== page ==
A Summer of Music Festivals in Iceland
Iceland may only have a population of just over 300,000, but it's still the hippest place to be come summer. Music Festivals across the country are as varied as their locations.
Secret Solstice: June 20th-22nd
It's sometimes said that the only good thing about living in Iceland, is the summer. The endless daylight makes up for the dark winter months and what better reason to celebrate the longest day of the year but by attending a Music Festival? Secret Solstice celebrates the midnight sun by featuring over one hundred local and international artists.
For more Secret Solstice, click here.
All Tomorrow’s Parties: July 10th-12th
All Tomorrow's Parties is an organisation based in London that has been promoting festivals and concerts throughout the world for over ten years. It sets itself apart from big festivals by staying intimate, non-corporate and fan-friendly. The line-ups are chosen by significant bands or artists, resulting in unpredictable and exciting events from any (and every) musical genre. And if that's not a good enough reason to attend an ATP Music Festival: It's now in Iceland.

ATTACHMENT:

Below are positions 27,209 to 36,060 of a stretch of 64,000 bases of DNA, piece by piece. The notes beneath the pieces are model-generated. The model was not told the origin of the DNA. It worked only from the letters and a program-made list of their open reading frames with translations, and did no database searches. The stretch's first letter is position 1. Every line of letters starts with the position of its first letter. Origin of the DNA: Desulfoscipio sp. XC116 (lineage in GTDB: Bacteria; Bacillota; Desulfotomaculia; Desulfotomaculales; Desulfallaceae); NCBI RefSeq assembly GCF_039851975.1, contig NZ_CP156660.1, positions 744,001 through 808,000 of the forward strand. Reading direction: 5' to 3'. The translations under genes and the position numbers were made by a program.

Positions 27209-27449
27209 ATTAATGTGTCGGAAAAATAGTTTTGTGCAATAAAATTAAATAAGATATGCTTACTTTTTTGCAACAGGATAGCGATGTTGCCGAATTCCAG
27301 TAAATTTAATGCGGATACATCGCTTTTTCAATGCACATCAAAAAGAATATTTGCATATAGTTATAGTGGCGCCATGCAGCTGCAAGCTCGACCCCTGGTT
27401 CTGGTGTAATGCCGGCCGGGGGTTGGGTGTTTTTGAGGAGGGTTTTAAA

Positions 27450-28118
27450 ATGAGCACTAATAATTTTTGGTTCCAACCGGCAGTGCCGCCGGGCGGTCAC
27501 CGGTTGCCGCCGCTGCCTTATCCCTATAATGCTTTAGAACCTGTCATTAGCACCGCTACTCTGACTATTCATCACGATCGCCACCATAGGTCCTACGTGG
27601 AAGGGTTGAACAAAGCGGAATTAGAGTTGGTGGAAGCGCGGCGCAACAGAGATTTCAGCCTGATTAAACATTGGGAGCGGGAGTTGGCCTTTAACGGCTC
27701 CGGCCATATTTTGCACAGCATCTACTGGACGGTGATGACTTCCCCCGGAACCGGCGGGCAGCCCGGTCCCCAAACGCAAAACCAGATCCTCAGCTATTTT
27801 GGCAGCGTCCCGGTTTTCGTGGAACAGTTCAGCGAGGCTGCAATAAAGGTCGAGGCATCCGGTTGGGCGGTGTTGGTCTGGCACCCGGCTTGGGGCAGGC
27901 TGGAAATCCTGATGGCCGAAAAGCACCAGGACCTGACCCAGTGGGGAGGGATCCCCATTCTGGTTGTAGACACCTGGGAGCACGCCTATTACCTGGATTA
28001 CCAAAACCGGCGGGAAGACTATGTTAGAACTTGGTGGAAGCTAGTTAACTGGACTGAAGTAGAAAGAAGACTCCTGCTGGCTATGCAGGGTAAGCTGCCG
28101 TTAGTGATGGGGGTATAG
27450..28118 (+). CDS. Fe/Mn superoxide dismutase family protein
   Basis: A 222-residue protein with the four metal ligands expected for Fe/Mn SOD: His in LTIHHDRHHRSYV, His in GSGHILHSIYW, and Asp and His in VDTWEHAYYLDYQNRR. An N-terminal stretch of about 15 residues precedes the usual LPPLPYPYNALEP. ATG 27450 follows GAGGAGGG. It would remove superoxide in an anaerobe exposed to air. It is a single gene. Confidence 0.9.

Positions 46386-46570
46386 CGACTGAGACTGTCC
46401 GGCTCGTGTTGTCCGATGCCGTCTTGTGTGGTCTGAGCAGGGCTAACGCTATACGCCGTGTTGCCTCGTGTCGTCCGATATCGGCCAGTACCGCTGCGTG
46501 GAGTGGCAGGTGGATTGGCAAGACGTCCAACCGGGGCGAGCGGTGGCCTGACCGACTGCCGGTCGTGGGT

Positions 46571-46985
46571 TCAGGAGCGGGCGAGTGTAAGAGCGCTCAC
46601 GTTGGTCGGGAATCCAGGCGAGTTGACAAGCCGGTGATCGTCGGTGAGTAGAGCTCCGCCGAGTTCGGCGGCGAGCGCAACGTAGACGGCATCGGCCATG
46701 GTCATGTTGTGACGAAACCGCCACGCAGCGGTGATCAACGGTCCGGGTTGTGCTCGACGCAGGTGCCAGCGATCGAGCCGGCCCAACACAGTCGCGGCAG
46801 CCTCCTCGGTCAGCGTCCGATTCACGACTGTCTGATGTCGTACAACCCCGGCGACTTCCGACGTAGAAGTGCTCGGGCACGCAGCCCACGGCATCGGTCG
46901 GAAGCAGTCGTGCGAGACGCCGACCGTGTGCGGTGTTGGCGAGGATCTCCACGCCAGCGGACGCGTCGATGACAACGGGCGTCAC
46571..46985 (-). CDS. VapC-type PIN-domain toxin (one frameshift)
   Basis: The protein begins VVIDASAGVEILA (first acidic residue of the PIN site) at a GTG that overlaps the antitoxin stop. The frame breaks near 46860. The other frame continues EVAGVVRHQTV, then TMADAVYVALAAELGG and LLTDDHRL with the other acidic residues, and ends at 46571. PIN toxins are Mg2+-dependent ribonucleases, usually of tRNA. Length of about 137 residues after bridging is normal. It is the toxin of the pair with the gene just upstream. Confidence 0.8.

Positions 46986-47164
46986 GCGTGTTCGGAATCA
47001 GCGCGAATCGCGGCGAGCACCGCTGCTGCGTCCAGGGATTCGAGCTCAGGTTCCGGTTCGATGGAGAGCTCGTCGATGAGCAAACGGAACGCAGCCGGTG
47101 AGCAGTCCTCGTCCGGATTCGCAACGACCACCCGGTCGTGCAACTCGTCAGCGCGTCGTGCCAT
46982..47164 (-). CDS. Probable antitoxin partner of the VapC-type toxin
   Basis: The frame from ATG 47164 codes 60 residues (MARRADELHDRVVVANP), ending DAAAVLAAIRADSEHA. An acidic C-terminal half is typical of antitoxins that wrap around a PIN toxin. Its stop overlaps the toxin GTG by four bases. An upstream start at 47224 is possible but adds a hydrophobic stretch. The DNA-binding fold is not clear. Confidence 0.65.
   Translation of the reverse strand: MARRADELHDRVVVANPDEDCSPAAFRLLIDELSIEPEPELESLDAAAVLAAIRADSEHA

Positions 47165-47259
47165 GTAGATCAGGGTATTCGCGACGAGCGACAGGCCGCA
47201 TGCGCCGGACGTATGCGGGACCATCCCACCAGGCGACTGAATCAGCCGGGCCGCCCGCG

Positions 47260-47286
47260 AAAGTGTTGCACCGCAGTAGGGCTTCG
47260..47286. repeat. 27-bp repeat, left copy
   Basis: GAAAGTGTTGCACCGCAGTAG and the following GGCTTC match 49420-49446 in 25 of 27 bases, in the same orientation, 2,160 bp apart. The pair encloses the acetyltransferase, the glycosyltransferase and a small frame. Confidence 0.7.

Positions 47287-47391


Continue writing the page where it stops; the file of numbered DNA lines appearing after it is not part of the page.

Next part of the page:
For more of All Tomorrow's Parties, click here.
Bræðslan: July 26th (and week prior)
If you've gone to Bræðslan once, you plan on going again. Maybe it's the tiny village that's an uncommon stop, maybe it's the atmosphere, maybe it's the performances, or maybe it's all of the above. Bræðslan Music Festival is among the smallest ones in Iceland, but the exclusivity and the careful planning make it a hit, year after year.
For more Bræðslan, click here.
Þjóðhátíð: August 1st-3rd
It doesn't get more Icelandic than Þjóðhátíð. The last weekend of July or the first weekend of August, every year, thousands of mainland Iceland residents make their way to the Westman Islands for a long weekend (and for some, a full week) of camping, dancing, socialising and music festival attending under the bare skies. It's an intense three-day weekend that's worth experiencing at least once. The epitome of Icelandic culture, some might say.
For more Þjóðhátíð, click here.
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